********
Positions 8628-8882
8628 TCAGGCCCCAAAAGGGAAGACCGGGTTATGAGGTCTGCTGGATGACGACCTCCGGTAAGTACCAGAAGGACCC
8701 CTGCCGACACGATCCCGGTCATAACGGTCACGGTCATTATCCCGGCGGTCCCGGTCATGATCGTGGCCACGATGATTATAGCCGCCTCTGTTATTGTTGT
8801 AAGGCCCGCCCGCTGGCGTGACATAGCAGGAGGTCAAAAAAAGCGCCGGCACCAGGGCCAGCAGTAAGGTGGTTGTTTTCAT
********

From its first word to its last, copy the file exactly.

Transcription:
Positions 8628-8882
8628 TCAGGCCCCAAAAGGGAAGACCGGGTTATGAGGTCTGCTGGATGACGACCTCCGGTAAGTACCAGAAGGACCC
8701 CTGCCGACACGATCCCGGTCATAACGGTCACGGTCATTATCCCGGCGGTCCCGGTCATGATCGTGGCCACGATGATTATAGCCGCCTCTGTTATTGTTGT
8801 AAGGCCCGCCCGCTGGCGTGACATAGCAGGAGGTCAAAAAAAGCGCCGGCACCAGGGCCAGCAGTAAGGTGGTTGTTTTCAT